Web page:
Home > A global review of the impact on women from men's alcohol drinking: the need for responding with a gendered lens.

Wilson, Ingrid M and Willoughby, Bree and Tanyos, Amany and Graham, Kathryn and Walker, Mary and Laslett, Anne-Marie and Ramsoomar, Leane (2024) A global review of the impact on women from men's alcohol drinking: the need for responding with a gendered lens. Global Health Action, 17, (1), 2341522. https://doi.org/10.1080/16549716.2024.2341522.

External website: https://www.tandfonline.com/doi/full/10.1080/16549...

BACKGROUND Global evidence shows that men's harmful alcohol use contributes to intimate partner violence (IPV) and other harms. Yet, interventions that target alcohol-related harms to women are scarce. Quantitative analyses demonstrate links with physical and verbal aggression; however, the specific harms to women from men's drinking have not been well articulated, particularly from an international perspective.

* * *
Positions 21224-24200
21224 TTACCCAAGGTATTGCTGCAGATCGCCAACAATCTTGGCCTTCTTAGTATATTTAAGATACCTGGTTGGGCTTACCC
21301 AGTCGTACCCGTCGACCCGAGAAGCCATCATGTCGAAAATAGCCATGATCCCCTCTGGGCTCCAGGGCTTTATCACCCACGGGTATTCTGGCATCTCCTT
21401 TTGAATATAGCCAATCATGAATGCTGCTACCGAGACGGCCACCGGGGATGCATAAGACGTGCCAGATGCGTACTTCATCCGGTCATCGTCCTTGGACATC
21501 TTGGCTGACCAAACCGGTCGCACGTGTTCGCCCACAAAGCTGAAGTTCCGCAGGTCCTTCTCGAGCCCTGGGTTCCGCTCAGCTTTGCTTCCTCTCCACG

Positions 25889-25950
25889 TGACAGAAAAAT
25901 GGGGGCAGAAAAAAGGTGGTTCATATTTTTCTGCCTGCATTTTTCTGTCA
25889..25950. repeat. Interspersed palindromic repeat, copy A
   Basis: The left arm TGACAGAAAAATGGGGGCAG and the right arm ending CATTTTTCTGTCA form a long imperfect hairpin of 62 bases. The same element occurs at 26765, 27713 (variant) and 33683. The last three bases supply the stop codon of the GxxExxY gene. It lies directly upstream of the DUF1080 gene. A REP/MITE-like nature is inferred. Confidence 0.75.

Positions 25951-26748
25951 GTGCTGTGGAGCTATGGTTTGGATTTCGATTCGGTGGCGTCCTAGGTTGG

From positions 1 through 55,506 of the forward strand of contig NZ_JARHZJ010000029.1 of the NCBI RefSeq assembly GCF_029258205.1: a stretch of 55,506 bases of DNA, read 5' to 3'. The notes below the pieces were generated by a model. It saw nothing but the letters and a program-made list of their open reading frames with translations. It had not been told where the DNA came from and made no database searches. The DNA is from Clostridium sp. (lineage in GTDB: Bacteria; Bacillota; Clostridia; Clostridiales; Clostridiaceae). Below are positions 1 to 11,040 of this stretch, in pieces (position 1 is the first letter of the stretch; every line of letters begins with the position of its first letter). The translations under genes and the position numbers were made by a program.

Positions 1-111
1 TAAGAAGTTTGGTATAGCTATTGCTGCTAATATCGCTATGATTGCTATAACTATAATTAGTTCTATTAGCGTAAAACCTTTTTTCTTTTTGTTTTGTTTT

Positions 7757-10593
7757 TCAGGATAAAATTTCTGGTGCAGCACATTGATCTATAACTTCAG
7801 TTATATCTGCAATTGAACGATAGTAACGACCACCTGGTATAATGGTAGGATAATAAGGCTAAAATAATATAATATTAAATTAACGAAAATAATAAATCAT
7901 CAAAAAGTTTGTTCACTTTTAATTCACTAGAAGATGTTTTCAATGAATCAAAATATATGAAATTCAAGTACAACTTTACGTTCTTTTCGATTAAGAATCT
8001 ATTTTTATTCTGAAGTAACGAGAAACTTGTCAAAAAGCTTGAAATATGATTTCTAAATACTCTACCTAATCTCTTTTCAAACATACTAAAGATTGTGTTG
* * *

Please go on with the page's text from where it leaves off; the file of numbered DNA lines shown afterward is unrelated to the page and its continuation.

AIM To document the breadth and nature of harms and impact of men's drinking on women.

METHODS A narrative review, using inductive analysis, was conducted of peer-reviewed qualitative studies that: (a) focused on alcohol (men's drinking), (b) featured women as primary victims, (c) encompassed direct/indirect harms, and (d) explicitly featured alcohol in the qualitative results. Papers were selected following a non-time-limited systematic search of key scholarly databases.

RESULTS Thirty papers were included in this review. The majority of studies were conducted in low- to middle-income countries. The harms in the studies were collated and organised under three main themes: (i) harmful alcohol-related actions by men (e.g. violence, sexual coercion, economic abuse), (ii) impact on women (e.g. physical and mental health harm, relationship functioning, social harm), and (iii) how partner alcohol use was framed by women in the studies.

CONCLUSION Men's drinking results in a multitude of direct, indirect and hidden harms to women that are cumulative, intersecting and entrench women's disempowerment. An explicit gendered lens is needed in prevention efforts to target men's drinking and the impact on women, to improve health and social outcomes for women worldwide.

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